What’s the purpose of all this? Why is such serious money and organisation from a section of the ruling class used to try to destroy the theory of evolution? Johnson makes it clear in his writings that a major aim of his strategy is to eventually discredit all of science and the whole idea of rational thought about a universe based on matter and energy. To fully understand the significance of this we have to appreciate the narrow focus of the US right. They have no intention of bringing down the multinational Monsanto or an agricultural industry that, in the US, is dominated by genetically modified crops. Their mentor, George Bush, bans federal research on cloning tissues to cure conditions such as diabetes, but leaves private industry free to do what it pleases, meaning that the US is one of the centres for the most insane and irresponsible attempts to clone humans. Similarly, Bush tries to defend the right of giant multinational drugs companies to charge what they like for drugs against AIDS, but ties government aid to entire generations dying in Africa to moralistic campaigns demanding sexual abstinence.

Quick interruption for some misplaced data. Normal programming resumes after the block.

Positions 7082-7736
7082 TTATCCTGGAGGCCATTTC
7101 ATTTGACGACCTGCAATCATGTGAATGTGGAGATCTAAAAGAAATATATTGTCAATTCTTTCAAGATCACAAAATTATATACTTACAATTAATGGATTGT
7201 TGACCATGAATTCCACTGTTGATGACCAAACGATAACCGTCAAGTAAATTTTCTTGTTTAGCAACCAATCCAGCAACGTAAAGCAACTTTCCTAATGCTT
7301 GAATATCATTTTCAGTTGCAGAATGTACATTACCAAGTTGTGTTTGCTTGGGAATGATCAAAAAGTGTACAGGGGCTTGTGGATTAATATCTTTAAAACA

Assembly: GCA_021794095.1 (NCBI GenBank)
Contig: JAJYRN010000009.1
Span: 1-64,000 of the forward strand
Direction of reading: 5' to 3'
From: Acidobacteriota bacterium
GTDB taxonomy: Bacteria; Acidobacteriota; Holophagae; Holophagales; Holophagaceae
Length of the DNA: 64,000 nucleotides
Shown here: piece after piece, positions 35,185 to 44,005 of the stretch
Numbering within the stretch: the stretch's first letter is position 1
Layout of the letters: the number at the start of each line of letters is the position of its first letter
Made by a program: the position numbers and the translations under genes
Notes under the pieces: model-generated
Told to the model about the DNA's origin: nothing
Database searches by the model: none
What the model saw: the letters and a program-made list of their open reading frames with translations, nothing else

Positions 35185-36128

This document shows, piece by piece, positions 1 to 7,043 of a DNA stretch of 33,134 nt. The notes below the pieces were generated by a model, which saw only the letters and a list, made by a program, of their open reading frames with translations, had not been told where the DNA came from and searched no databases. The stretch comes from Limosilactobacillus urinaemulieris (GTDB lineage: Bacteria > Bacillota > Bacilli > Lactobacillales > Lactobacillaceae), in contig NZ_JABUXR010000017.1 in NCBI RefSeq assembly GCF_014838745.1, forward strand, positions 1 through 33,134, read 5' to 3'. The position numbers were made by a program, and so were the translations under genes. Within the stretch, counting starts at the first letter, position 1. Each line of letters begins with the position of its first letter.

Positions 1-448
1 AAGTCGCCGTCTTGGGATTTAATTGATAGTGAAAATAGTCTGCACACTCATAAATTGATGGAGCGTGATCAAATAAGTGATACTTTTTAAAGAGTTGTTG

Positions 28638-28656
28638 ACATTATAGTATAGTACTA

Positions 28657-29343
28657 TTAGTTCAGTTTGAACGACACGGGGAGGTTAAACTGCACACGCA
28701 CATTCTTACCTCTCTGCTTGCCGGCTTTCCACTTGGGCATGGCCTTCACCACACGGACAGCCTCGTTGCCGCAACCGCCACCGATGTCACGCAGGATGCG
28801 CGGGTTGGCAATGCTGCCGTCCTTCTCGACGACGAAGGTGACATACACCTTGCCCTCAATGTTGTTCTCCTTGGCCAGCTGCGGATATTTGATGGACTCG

The America, the world, envisaged by the Intelligent Design movement is a world where billions will be available for science and technology. But it will be science and technology for the ruling class. The workers are to have the tools of rational thought denied to them in an education system that teaches obscurantism. They will be tied ever more closely to the obvious alternative – a religious dogmatism that tells them what to think, to know their place and to obey their betters.
The response to Intelligent Design is not
simply to defend science and the scientific method. It is to lead a counterattack
demanding the restructuring of science and the education service so that
the advances of science are available to all and the application of these
advances are in the interests of the vast majority of the human race and
help to preserve the natural world that we are a part of.